The 4,100-pupil Lindsay Unified School District at the base of the Sierra Nevada mountain range is shaking up the classroom by scrapping age-based grade levels and focusing on mastery of the material. Shocking, I know:
Called competency-based learning, it is based on the idea that students learn at their own pace and should earn credits and advance after they master the material — not just because they have spent a year in a certain class.
In Lindsay, which sits among lush citrus orchards, many students come from poor families who pick or sort fruit. About 95% of the pupils are Latino, and 100% qualify for free lunch.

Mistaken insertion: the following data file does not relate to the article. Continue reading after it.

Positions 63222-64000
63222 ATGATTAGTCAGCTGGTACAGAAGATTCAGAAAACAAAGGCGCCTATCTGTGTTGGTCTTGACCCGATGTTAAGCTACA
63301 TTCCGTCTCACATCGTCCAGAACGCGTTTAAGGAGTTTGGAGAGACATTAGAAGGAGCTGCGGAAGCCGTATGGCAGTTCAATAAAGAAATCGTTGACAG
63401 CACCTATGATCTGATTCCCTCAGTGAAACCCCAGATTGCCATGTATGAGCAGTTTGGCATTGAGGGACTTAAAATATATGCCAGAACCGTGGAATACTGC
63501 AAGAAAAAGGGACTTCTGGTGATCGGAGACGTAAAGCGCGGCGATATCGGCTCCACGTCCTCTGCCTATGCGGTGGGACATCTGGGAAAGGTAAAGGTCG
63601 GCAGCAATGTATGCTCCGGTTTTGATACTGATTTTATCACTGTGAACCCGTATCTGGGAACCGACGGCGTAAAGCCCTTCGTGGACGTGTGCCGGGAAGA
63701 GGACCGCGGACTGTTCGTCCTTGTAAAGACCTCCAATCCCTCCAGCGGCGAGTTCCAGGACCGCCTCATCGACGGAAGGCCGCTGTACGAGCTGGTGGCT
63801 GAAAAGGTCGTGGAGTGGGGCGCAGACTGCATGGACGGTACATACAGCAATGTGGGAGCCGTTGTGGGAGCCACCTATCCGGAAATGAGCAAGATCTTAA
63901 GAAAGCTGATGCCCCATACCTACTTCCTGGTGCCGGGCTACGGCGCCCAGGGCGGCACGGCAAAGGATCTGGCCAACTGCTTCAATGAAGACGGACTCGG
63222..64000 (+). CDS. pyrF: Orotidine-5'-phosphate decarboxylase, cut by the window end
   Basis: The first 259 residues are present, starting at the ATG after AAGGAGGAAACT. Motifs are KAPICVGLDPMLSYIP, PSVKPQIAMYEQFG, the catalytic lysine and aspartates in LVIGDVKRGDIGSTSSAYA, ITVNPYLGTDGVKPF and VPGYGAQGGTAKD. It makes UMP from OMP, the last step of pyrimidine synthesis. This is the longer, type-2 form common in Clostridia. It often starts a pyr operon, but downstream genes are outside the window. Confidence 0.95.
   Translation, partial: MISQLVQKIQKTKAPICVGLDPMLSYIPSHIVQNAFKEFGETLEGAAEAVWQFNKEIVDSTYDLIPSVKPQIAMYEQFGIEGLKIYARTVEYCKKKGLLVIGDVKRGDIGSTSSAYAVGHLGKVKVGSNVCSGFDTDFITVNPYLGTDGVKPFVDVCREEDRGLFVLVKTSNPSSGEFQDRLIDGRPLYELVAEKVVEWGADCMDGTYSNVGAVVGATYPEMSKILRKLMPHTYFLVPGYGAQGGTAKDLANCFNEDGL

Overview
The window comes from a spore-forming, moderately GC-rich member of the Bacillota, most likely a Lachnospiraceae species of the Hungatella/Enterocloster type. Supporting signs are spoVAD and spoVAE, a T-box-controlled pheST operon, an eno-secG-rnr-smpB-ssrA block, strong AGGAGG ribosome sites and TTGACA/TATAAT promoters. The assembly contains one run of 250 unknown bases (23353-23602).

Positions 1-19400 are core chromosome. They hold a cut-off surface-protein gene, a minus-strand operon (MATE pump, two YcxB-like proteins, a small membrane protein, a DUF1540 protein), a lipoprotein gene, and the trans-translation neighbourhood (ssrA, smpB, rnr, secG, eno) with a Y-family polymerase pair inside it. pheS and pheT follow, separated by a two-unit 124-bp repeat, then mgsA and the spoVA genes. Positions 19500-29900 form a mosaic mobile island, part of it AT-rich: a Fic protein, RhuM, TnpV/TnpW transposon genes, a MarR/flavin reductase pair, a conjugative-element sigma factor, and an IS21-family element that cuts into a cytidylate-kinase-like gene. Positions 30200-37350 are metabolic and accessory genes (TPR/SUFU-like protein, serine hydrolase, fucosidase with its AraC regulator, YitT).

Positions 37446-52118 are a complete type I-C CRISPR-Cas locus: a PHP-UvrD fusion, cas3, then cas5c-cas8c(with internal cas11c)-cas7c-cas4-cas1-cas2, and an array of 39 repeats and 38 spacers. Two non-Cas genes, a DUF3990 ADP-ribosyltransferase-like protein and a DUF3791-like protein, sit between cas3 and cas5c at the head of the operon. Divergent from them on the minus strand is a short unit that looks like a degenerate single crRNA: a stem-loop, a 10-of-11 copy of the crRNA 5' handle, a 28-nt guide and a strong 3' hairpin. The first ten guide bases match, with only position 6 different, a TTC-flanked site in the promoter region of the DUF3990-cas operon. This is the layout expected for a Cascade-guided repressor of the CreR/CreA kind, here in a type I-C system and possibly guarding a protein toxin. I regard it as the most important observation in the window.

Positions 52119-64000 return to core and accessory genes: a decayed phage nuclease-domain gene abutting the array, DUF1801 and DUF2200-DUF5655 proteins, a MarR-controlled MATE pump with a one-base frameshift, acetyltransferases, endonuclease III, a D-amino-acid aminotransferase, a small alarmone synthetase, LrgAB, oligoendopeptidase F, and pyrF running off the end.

Lindsay’s move is showing some success. The district has seen its pass rates on state exams rise since competency-based teaching began in 2009. In reading, 34% of students passed the exams last year, up from 25% in 2009. Pass rates for math rose to 32% from 28%, while those for science jumped to 41% from 27%.
The district still scores below California averages on all the exams, but is improving faster than the statewide average on most of them. Lindsay’s score in the state Academic Performance Index, based on tests, jumped to 691 last year from 644 in 2009. The 47-point gain compares with an average 35-point rise statewide.
Meanwhile, suspension rates dropped by 41% and high-school students claiming gang membership fell by half to about 4%, district officials said.
I suppose the real problem comes when the middle-class schools are allowed to unleash their kids, and the gap widens.